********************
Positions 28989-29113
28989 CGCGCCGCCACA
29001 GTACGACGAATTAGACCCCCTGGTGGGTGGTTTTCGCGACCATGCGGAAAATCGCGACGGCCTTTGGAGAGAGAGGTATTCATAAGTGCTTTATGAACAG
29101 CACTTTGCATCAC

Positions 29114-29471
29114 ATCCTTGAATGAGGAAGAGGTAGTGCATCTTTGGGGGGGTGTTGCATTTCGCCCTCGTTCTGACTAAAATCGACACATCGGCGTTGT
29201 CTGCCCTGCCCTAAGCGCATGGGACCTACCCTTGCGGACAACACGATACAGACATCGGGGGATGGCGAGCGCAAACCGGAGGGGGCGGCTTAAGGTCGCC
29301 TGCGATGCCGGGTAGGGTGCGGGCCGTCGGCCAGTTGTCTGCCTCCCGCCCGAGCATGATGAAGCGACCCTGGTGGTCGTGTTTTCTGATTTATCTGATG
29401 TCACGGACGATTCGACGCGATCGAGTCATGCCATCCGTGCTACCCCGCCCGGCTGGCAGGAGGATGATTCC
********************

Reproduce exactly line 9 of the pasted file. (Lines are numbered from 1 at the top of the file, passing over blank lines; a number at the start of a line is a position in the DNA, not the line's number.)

29401 TCACGGACGATTCGACGCGATCGAGTCATGCCATCCGTGCTACCCCGCCCGGCTGGCAGGAGGATGATTCC